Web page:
But at the same time, I have to balance the interests of the student who is being tormented for being gay against those of the students who exhibit clear anti-gay principles, for whatever reason, religious or secular alike. Both of them need to accept that unless it's on the agenda for the day, they can leave their prejudices in their lockers. There's no room for them in the classroom.

Given this, can one not also argue that "unless it's on the agenda for the day," any statements regarding the morality of homosexuality should also be "left in the locker?" Yet the school has already made their own prejudice the rule. Is it fair for them to silence any opposition?

Or is the better solution for public schools to completely steer clear of the issue lest they muddy it up by arbitrarily throwing support to whatever banner is waving in the wind that day?

EDIT: I may have mistaken who you're referring to when you use the term "both" in the portion quoted above. Perhaps I'm merely repeating what you're saying.

Edited by Drew, 01 August 2003 - 06:35 AM.

"Someone must have slandered Josef K., for one morning, without having done anything wrong, he was arrested."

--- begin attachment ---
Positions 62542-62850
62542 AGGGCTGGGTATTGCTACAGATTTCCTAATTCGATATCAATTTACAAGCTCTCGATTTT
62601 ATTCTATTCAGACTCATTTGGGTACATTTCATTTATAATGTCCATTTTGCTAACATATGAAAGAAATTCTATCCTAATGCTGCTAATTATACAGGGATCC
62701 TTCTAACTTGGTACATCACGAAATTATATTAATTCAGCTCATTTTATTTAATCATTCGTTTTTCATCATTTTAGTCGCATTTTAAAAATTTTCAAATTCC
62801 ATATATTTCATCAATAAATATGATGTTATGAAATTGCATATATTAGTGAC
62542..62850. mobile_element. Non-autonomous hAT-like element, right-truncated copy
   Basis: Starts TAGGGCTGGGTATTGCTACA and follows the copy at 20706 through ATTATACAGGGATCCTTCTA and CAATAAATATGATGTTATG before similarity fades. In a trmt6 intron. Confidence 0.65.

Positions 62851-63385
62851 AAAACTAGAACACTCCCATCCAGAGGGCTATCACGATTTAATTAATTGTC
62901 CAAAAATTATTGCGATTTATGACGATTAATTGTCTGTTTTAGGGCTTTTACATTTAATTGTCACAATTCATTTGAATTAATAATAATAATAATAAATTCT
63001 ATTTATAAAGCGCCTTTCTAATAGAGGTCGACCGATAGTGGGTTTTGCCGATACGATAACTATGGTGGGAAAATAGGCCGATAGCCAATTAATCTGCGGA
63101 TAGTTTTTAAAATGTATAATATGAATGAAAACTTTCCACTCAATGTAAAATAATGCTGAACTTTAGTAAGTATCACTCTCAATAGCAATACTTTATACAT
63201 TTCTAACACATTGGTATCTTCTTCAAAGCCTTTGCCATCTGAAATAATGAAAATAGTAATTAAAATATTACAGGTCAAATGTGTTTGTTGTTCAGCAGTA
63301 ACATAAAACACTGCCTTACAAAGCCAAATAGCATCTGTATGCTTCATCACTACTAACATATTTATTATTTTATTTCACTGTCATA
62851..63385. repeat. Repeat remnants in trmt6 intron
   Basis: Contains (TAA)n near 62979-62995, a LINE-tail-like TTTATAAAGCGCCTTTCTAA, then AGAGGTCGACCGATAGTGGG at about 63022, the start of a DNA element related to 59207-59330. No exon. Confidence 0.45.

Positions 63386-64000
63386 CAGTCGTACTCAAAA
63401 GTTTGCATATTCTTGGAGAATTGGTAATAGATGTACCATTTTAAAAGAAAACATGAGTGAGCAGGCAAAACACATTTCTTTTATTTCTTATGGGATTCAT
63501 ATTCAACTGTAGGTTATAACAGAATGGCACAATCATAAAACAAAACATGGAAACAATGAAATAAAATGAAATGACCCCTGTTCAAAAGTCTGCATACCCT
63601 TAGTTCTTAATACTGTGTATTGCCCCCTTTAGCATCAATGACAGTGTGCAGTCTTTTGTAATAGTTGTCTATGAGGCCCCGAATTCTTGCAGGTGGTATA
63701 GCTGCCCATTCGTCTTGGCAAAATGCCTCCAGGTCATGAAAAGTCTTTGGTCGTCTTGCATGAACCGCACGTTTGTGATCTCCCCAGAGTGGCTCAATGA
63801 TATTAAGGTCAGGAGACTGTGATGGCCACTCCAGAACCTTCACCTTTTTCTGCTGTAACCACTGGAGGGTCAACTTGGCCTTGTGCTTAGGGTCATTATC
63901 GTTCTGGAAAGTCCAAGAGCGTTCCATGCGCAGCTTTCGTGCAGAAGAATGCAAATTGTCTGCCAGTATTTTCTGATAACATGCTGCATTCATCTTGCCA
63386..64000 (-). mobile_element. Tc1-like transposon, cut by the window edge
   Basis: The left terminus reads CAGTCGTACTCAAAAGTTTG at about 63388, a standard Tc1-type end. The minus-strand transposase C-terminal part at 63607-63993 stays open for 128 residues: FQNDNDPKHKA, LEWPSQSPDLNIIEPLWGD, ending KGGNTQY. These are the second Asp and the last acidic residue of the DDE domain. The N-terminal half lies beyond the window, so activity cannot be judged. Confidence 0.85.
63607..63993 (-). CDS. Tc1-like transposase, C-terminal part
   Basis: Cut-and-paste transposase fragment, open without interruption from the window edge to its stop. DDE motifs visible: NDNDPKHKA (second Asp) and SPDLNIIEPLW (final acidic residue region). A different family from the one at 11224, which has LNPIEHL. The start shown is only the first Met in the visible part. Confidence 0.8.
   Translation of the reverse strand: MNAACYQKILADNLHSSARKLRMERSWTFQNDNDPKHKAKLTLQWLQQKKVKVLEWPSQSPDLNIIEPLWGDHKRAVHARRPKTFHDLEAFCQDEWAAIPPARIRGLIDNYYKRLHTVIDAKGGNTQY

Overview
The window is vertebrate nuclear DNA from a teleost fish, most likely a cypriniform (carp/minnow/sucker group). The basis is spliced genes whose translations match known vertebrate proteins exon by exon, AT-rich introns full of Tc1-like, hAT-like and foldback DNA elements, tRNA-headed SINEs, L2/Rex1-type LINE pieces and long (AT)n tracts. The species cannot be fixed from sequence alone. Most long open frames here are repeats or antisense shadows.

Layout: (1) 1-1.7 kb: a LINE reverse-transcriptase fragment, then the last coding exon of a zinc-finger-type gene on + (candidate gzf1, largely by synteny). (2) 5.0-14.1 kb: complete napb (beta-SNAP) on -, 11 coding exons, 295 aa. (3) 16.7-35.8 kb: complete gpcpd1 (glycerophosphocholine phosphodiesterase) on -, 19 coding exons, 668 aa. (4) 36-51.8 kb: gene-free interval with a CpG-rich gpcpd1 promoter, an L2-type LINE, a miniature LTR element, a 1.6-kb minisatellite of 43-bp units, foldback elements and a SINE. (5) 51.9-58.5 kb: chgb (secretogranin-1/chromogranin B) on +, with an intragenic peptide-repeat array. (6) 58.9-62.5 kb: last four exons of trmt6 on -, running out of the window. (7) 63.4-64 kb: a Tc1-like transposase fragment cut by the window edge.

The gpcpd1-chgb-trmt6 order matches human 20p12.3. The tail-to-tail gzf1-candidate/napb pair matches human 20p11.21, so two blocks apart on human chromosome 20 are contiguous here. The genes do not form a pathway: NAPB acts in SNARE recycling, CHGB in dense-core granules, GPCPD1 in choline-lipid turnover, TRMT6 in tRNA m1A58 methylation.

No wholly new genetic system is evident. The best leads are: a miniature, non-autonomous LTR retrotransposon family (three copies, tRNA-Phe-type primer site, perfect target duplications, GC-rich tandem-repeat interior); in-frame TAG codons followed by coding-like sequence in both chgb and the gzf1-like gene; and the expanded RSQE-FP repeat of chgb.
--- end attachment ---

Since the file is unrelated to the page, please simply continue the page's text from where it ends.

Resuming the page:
#114 the 'Hawk

the 'Hawk
  • Islander
  • 5,281 posts

Posted 01 August 2003 - 06:59 AM

Drew, on Jul 31 2003, 03:24 PM, said:

I may have mistaken who you're referring to when you use the term "both" in the portion quoted above. Perhaps I'm merely repeating what you're saying.
Actually, you're clarifying, not repeating it. Thanks. ;)

:cool:
“Now is the hour, Riders of Rohan, oaths you have taken! Now, fulfil them all! To lord and land!”  
~ Eomer, LotR:RotK

#115 FlatlandDan

FlatlandDan

    Sophisticate

  • Islander
  • 8,824 posts

Posted 02 August 2003 - 04:11 PM

How would one go about getting into this school?  What happens if a straight student wanted to attend?  How can one define gay?  It's not something that is a physical difference...  

-Dan

:ninja:
My candle burns at both its ends;
It will not last the night;
But oh, my foes, and oh, my friends --
It gives a lovely light."
-Edna St. Vincent Millay



Also tagged with one or more of these keywords: LGBT, Education

0 user(s) are browsing this forum

0 members, 0 guests, 0 anonymous users